(725d) In Vivo Endothelial Uptake of Nanoparticles: Impact of Disturbed Flow and Degraded Glycocalyx

Bal, N., Northeastern University
Cheng, M., Northeastern University
Kumar, R., Northeastern University
Sridhar, S., Northeastern University
Ebong, E. E., Northeastern University
Statement of Purpose: New and more effective therapies for atherosclerosis-based cardiovascular disease should target early stages of the diseases and specific vascular sites where disease occurs.1 The initiation and localization of atherosclerotic plaques has been linked to the dysfunction of the endothelial glycocalyx (GCX). The GCX breaks down, resulting in compromised endothelial barrier function and an increase in vascular permeability.2 This allows lipids and inflammatory cells to penetrate vessel walls, and at the same time can be leveraged for targeted therapeutic delivery. In previous cell culture studies, enzyme-induced GCX degradation resulted in significantly increased endothelial cell uptake of nanoparticle vehicles that are designed for drug delivery, compared to the effects of intact GCX.3,4 The study presented in this abstract was designed to assess if the cell culture findings translate to selective nanoparticle uptake in animals. Specifically, it was determined if increased nanoparticle uptake occurs in animal endothelial cells that have degraded GCX. The first objective of this animal study was to identify vessel regions with intact versus degraded GCX, and confirm that circulating nanoparticles localize selectively at regions of GCX dysfunction. The second objective was to promote endothelial cell surface-specific localization of these nanoparticles by targeting the intracellular adhesion molecule (ICAM) which is upregulated in pre-atherosclerotic disturbed flow conditions.5

Methods: Mouse models of endothelial dysfunction apply partial ligation of the left carotid artery (LCA) to model acute disturbed flow in the mice, which has been reported to induce endothelial dysfunction.6,7 Seven C57BL/6 mice at 4 weeks of age underwent this partial LCA ligation surgery. Polymer- and biotin-coated 10 nm gold nanospheres (GNS) were administered to the mice at day 26 after LCA ligation. In the case of targeted delivery to the endothelial cell surface, an anti-ICAM peptide was conjugated to the GNS surface before it was administered to the mice. The animals were euthanized 2 days after receiving the GNS without or conjugated with anti-ICAM. The LCA and right carotid artery (RCA) were separately cryopreserved and sectioned onto slides. GCX was imaged after incubating LCA and RCA sections with antibody to block GNS, followed by biotinylated wheat germ agglutinin and horseradish peroxidase conjugated to streptavidin. GNS were imaged after incubation with horseradish peroxidase conjugated to streptavidin. We then applied a fluorescent reagent that reacts with horseradish peroxidase. The blood vessels were imaged by fluorescence microscopy and analyzed using ImageJ for GCX coverage and GNS uptake.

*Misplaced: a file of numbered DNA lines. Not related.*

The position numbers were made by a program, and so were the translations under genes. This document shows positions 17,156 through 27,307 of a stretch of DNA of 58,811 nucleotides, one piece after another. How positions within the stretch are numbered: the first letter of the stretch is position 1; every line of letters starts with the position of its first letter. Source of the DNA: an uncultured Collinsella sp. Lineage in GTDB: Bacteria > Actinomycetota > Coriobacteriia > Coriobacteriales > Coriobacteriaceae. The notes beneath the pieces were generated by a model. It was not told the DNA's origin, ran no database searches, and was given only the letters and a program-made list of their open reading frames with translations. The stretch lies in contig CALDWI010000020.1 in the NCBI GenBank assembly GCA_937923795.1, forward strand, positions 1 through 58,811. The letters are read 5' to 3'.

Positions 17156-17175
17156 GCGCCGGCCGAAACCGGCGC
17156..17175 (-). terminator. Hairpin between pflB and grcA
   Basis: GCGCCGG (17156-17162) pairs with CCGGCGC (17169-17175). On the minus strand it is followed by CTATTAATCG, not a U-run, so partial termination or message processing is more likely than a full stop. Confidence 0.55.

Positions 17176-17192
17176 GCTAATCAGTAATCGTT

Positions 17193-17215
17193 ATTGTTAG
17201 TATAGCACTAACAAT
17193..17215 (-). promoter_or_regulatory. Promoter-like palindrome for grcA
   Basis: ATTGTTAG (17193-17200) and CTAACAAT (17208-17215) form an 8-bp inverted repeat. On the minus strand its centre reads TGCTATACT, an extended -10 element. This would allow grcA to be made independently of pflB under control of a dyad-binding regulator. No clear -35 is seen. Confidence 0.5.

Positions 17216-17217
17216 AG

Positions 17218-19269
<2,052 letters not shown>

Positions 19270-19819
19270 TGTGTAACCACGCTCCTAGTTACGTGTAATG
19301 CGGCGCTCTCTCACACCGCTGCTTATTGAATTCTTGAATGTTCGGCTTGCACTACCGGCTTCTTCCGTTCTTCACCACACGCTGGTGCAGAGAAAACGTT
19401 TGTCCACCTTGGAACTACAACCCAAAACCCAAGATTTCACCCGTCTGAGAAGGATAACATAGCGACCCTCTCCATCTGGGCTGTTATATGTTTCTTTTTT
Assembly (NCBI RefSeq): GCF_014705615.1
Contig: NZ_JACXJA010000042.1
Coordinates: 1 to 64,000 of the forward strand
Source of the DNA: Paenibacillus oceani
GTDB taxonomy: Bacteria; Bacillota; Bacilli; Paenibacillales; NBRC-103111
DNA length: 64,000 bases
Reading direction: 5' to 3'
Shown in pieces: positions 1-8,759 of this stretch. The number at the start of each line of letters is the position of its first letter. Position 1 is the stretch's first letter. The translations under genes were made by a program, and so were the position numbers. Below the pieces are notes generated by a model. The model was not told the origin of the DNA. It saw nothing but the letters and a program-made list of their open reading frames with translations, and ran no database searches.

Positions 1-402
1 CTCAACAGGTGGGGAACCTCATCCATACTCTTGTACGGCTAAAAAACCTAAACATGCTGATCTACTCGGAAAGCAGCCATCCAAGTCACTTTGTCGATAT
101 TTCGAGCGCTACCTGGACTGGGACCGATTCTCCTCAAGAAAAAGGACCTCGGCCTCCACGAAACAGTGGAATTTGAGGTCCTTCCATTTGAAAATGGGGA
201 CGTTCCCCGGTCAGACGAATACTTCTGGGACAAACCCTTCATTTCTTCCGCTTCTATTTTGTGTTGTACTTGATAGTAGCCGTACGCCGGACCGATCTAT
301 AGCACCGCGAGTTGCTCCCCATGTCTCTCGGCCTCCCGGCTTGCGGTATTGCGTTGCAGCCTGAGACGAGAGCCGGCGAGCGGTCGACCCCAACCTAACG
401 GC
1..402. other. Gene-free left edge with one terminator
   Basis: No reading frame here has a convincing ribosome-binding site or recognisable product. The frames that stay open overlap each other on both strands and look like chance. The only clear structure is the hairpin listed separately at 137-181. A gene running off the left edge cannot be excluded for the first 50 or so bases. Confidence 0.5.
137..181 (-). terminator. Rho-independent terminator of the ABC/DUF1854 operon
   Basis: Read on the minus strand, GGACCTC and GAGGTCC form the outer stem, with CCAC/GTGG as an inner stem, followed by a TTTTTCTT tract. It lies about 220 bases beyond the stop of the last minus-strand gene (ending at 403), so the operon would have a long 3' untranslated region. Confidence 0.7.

Results: The partial LCA ligation model achieved the goal of creating a vessel with disturbed flow. The model also provided a convenient comparison with a healthy RCA experiencing streamlined flow. The vessel walls of the LCA exhibited a more discontinuous GCX layer on the intima as compared to the RCA, decreasing from 76.3 ± 10.2 % in the RCA to 21.2 ± 5.9 % in the LCA. This observable dysfunction correlated to increased nanoparticle uptake, as the LCA took in approximately 2.5-fold more GNS than the RCA did, based on the fluorescence signal detected in the histology images. The studies to improve endothelial cell surface-specific localization of these nanoparticles by targeting ICAM are still ongoing.

Conclusions: A partial LCA ligation was performed to acutely disturb blood flow in a mouse vessel and observe resultant endothelial GCX dysfunction as well as passive targeting of GNS to affected areas. The affected LCA exhibited lack of continuous GCX layer, as well as increased localization of plolymer-coated GNS that are designed to deliver drug therapies. These results indicate that vessel and GCX dysfunction, both precursors of atherosclerosis and cardiovascular disease, can be induced in a mouse model to study targeted drug delivery. Passive nanoparticle uptake differences between the healthy RCA and disturbed LCA indicate a role of GCX infiltration of nanoparticles to the endothelial cells. The ongoing investigation will determine the effectiveness of active targeting with ICAM to localize these nanoparticles to the endothelial cell surface. This strategy of targeting dysfunctional vessels based on the GCX offers a new approach in cardiovascular disease therapy and prevention.

Acknowledgements: We appreciate funding from National Institutes of Health (K01 HL125499) and the Northeastern University Provost’s Tier 1 Grant.


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